How to Write Like a King

Misery Loves CompanyMaybe it’s the coffee, but this morning I am thinking about my apparent similarities to Stephen King.

You know King, right? He’s sort of a creepy gent with the face of a coffee table and the souls of a dozen murdered unicorns in a jar on his desk. Oh yeah, and he writes.

Mr. King usually writes horror novels, a fact you might not be aware of if you happen to live on Pluto, which is no longer a planet. Even people on Uranus (tee hee) know that King writes horror. Sitting in my bathroom is a book of his called On Writing; guess what it’s about.

A quick peruse on will show you how big the market is for the ‘how to write’ book. How to write a lot (one would think this activity somewhat self-explanatory), How to Write Great Blog Posts and Engage Readers (Hm, maybe…), and How to Write a Nonfiction e-book in 21 Days (first sentence: First, write a nonfiction e-book in 21 days, then…).

Blah Blah Blah.

I don’t go in for these books about writing. I think you should sit your fat ass down and crank out X amount of words X times a week and read a lot. Furthermore, I think that in many cases people who read these books are more interested in reading about how to write a novel, rather than actually writing the damn thing.

So does King.  

I am not the world’s largest Stephen King fan. I have stopped a King book halfway through and groaned at endings. On the other hand, I spent the night before a Physical Anthropology exam reading the 690 page entirety of Needful Things. Whatever my thoughts on his writing, I have always admired King’s no-nonsense approach to writing, which is largely the same as mine. Don’t read about writing, don’t talk about writing, just read and write. All the time. Essentially: Just Do It!

So how is it that he wrote a book on writing and I have his book on writing?

Well in his defense, I am sure it’s hard not to write a book when a publisher throws a zillion dollars at you and pleads for your inclusion. In my defense, I was given the book and I did put it in my bathroom (toilet), which exhibits my uncertainty about owning a ‘how to’ writing book while keeping it in the room of honor. I flip through it from time to time – two times a day, three times a day on Saturday – and despite my dislike of these books I am finding some gems in its pages.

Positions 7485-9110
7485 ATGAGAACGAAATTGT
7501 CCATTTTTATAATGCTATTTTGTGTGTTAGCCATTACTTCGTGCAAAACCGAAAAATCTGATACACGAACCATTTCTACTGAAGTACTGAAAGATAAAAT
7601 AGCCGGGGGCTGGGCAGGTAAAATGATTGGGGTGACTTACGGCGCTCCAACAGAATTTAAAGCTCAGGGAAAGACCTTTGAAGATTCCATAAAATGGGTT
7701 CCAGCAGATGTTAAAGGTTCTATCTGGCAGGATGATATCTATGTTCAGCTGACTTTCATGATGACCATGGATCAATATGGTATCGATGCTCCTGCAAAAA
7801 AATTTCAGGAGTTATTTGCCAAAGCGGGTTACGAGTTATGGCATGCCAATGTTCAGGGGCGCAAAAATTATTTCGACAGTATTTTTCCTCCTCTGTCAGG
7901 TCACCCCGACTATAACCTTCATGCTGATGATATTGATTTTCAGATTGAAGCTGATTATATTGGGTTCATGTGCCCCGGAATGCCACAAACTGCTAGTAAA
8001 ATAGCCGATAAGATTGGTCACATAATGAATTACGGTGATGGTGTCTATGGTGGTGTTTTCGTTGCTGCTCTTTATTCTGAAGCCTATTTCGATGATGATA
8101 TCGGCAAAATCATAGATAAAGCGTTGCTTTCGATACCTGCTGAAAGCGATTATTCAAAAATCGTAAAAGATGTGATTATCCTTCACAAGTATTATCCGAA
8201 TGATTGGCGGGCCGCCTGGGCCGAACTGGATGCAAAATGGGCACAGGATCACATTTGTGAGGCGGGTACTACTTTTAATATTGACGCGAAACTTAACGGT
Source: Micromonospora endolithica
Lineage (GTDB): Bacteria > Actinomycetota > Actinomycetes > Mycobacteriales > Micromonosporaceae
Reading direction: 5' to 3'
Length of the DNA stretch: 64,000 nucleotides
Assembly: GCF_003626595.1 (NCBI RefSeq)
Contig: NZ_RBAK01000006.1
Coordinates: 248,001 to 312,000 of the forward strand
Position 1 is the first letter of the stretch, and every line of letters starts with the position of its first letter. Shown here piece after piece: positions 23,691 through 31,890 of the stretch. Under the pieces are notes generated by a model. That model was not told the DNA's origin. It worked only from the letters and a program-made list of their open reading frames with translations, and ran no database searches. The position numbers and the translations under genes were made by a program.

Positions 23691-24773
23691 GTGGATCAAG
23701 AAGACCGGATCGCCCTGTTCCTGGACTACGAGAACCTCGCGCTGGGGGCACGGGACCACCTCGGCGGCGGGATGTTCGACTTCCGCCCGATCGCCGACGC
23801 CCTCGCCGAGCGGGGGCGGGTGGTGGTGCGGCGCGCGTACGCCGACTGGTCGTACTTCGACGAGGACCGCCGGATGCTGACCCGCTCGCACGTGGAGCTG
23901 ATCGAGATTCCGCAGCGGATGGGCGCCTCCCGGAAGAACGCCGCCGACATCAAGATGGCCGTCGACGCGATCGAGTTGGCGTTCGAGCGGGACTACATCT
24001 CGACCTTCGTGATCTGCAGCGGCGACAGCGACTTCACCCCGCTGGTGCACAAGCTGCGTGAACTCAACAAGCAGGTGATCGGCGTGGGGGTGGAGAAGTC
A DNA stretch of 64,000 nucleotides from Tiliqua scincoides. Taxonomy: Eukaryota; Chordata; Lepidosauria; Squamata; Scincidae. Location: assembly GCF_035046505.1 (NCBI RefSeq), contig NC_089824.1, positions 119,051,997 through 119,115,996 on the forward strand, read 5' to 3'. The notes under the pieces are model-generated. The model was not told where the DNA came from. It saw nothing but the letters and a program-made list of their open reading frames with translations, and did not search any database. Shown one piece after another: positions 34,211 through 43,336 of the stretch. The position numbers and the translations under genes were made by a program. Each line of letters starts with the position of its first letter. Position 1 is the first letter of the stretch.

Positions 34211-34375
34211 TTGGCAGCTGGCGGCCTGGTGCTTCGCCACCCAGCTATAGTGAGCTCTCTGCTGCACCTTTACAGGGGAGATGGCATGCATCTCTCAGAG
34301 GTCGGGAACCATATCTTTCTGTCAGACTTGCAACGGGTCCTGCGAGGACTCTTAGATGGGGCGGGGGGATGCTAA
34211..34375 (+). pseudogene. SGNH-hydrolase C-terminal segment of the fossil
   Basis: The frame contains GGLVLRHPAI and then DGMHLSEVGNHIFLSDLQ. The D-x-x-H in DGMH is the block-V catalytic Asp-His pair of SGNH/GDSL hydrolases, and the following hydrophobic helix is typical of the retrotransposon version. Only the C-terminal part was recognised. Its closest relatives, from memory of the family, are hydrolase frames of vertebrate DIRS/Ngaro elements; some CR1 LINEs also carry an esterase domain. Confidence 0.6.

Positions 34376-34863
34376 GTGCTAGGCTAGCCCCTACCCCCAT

King brings his same no-nonsense approach to this book as I have always heard him propagate. And making the experience more interesting is that – in my current project – I am already doing a lot of what he advises in terms of finding your story and writing. He says that the book is the boss of your work; that you have to follow its lead, and you can’t force it somewhere else by artificial plotting.

Though I do plot my work with an outline, I have found that the book I am writing now has sort of taken me somewhere I didn’t plan on going. And a while ago I decided to just let it happen, to write this first draft like a drunken pianist, determined to see where it goes. To some degree this approach is made possible by constant trial and error, hard work, and (most importantly) hours and hours of writing.

I guess the point is that before the ‘how to’ books, plot devices, strategies, brainstorming tactics, and outlines, a writer has to write. If I wrote a ‘how to’ writing book, page 1 would read:

First, write 1,000 words a day for 6 months and if you haven’t blown your brains out, look at page 2.

  1. #1 by Kelly on September 17, 2013 - 5:01 am

    Writing is so hard! I hate it! Some famous writer said “Writers don’t like writing, they like to have written.” and I find that to be so true. So sometimes I get caught up in Barnes and Noble sifting through those “how to” books. As I write this in my living room, I am not three feet away from an Idiot’s guide To Writing A Novel, Blogging For Dummies and a Guide To Getting Published, but nothing has improved my writing so much as doing it every day. At any rate, I always look forward to yours. You must be doing something right.

    I don’t want to say write anymore for a while.

    • #2 by Damien Galeone on September 19, 2013 - 12:23 am

      Ha – I think that was Mark Twain who said that. And I agree that the best way is to just bang it out and write. And, in all honesty, I definitely enjoy your writing. You make me laugh, and that is something that not a lot of writers, people, or humans can accomplish. So please keep up the good work, K!

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